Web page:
In Revelation 3:5, Jesus wrote to the church in Sardis, "The one who is victorious will, like them, be dressed in white. I will never blot out the name of that person from the book of life, but ...
Vincent Wong's user avatar
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3 votes

How can God draw near to us (James 4:8) if He is already wherever we are (Psalm 139:7-12)?

Imagine you are a radio with a spoiled antenna and wish to listen to a broadcast of a beautiful music, say, Beatles' "Hey Jude". The radio-waves of this music are spread everywhere, but you ...
Levan Gigineishvili's user avatar
2 votes

In Psalm 22:20 is there a change to singular animals?

Actually, in Ps 22 the enemies of David are metaphorically given various titles that form a chiastic pattern: V12 - Bulls of Bashan (plural) V13 - - Lion (singular) V16a - - - Dogs (plural) V16b - - -...
Dottard's user avatar
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2 votes

Is the Law eternal?

We could split hairs over whether the Psalm refers to "the Law" as being eternal and as such is problematic for Christians, but we should recall that Jesus taught: For verily I say unto ...
user33515's user avatar
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2 votes

Psalms 8:3-6 - has this been manipulated by Paul to imply it relates to Jesus?

It is in Hebrews chapter 2 that Psalm 8 is directly and fully quoted, so this answer deals with what the writer to those first century Hebrew Christians explained. That might not be the apostle Paul. ...
Anne's user avatar
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2 votes
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Psalm 16:10 - "See the pit" vs "see corruption"

Here are the simple facts: Hebrew The operative word in the Hebrew text is שַׁחַת (shachath) which is "pit", usually for trapping a wild animal or, the grave for the dead, eg, Job 33:22, 24, ...
Dottard's user avatar
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2 votes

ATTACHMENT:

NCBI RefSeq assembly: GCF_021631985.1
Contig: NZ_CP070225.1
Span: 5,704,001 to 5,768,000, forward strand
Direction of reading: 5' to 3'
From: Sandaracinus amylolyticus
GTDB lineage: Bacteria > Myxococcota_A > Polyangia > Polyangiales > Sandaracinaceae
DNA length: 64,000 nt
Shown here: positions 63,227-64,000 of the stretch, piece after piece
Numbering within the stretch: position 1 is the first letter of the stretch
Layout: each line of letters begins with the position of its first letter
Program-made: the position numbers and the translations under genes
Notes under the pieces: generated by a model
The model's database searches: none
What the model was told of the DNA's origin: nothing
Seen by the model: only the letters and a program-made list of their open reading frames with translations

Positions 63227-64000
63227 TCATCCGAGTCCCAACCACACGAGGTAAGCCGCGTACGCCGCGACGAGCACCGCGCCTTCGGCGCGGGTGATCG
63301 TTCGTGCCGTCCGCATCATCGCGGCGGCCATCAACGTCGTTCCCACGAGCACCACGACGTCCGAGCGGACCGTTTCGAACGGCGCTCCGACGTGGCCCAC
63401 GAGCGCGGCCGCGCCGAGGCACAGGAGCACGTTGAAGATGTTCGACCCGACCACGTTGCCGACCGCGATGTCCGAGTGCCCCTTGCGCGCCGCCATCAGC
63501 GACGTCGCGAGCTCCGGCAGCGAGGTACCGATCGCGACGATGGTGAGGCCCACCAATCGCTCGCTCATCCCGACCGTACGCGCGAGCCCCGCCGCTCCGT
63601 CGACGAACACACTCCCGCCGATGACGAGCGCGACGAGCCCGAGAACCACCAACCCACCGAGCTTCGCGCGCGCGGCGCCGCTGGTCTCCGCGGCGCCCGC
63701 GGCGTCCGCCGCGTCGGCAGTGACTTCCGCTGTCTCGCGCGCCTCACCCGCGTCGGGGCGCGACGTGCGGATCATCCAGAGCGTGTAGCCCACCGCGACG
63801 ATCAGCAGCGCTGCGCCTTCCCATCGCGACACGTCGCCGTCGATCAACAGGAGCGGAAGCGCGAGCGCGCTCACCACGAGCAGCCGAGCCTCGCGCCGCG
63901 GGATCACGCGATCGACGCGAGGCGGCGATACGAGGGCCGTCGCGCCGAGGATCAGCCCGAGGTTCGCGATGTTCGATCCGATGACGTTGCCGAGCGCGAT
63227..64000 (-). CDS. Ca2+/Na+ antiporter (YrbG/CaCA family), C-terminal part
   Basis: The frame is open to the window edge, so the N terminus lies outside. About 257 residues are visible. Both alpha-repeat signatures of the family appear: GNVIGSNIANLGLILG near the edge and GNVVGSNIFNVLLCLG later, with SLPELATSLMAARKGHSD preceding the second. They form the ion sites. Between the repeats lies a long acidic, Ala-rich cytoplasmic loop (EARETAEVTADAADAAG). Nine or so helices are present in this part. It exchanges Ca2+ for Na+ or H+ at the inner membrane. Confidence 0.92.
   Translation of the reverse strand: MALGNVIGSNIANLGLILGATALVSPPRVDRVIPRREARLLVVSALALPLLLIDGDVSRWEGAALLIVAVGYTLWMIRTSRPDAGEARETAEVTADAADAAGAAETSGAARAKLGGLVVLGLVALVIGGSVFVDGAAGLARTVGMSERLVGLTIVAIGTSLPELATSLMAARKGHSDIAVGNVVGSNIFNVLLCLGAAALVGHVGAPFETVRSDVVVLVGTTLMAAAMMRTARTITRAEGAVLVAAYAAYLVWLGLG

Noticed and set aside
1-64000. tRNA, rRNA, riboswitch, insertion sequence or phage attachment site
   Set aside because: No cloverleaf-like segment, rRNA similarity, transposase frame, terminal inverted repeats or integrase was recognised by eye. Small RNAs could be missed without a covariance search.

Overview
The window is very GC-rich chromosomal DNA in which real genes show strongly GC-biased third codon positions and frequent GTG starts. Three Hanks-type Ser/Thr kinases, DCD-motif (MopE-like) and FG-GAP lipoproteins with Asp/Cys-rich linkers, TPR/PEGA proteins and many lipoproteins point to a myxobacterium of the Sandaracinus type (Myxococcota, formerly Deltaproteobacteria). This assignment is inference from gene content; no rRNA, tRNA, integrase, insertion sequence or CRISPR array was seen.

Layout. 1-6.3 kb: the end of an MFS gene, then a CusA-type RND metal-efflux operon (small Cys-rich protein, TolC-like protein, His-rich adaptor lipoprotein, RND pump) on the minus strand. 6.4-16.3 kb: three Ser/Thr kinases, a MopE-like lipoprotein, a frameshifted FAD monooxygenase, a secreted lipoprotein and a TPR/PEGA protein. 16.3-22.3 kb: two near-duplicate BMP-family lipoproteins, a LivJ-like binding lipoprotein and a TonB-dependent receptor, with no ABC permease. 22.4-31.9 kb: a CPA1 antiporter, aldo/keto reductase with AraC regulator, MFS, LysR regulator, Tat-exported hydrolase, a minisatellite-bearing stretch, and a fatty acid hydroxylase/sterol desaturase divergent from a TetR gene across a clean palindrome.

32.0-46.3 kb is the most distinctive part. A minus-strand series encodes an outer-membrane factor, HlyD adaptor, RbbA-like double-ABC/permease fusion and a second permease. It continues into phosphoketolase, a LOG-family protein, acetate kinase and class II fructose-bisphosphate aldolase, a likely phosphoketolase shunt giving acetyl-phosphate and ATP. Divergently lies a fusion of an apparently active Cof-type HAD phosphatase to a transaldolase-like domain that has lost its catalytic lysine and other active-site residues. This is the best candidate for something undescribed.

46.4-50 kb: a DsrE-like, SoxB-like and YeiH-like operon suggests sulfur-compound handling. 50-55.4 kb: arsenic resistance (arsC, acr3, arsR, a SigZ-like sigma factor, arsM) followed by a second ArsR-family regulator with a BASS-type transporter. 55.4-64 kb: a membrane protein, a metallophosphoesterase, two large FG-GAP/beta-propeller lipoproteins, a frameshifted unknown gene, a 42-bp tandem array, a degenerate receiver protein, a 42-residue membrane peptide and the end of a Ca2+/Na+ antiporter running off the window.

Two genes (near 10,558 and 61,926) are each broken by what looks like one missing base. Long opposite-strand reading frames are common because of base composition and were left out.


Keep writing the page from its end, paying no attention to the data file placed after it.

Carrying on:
Accepted

Who does "his" refer to in "for he sees that his day is coming", Psalm 37:13?

This is a Psalm I have long loved, and I thought I was familiar with it, until this intriguing question was posed! The verse in question could, indeed, refer equally to the day of the Lord, or the day ...
Anne's user avatar
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2 votes

What does "atoned" mean in "Yet he, being compassionate, atoned for their iniquity". Psalm 78:38?

The verb כָּפַר (kaphar) literally means "to cover over". For example: Gen 6:14 - Make for yourself an ark of gopher wood; you shall make the ark with compartments, and cover it inside and ...
Dottard's user avatar
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2 votes

Can we know how or why the Septuagint renders "forever" in Psalm 102:28? No other translation has this

Here is the verse from the LXX: “σὺ δὲ ὁ αὐτὸς εἶ, καὶ τὰ ἔτη σου οὐκ ἐκλείψουσιν.” (Psalm 101:28 LXXS-T) "And you, yourself, are he; And your years will not give out." (translation mine) ...
Epimanes's user avatar
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2 votes
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What does "atoned" mean in "Yet he, being compassionate, atoned for their iniquity". Psalm 78:38?

The Hebrew means that God "dealt with" their sin by covering it over (but not covering it up - on the contrary, it has to be exposed). The means he used to demonstrate this was via ...
Anne's user avatar
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2 votes
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What are the strophes of Psalm 37?

Whether one calls them a "strophe", "stanza" or "verse", etc, is a matter of taste. Acrostic poems based on the letters of the Hebrew alphabet are common on OT ...
Dottard's user avatar
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2 votes

A question about Psalm 37:5

According to Young's Analytical Concordance, in Psalm 37:5 gālāl simply means "to roll". This would give the idea of rolling one's ways on to God, so the believer would roll his or her ways ...
Anne's user avatar
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2 votes

Does the Fool say "There is no God" or "No to God" in Psalm 14:1

The Hebrew of Ps 14:1 is as stark as it is simple. The relevant phrase is just: אֵ֣ין אֱלֹהִ֑ים = "no God". The Cambridge commentary is quite correct when it observes: There is no God Cp....
Dottard's user avatar
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2 votes

Does the Fool say, " There is no God!" because he doesn't know, or he ignores General Revelation? Psalm 14:1

This is an instance where fully quoting the relevant text would be helpful. Psalm 14:1 actually says: "The fool hath said in his heart, '[There is] no God'." A.V. ['God is not' - Y.L.T.] [...
Anne's user avatar
  • 22.8k
2 votes

What is the meaning of Psalm 91 and is it a failed promise?

When everyone around you meet a calamity, Christian have to meet it too. Psalm 91 does not say Christian are exclusive, for example; 3 Surely he will save you from the fowler’s snare and from the ...
Vincent Wong's user avatar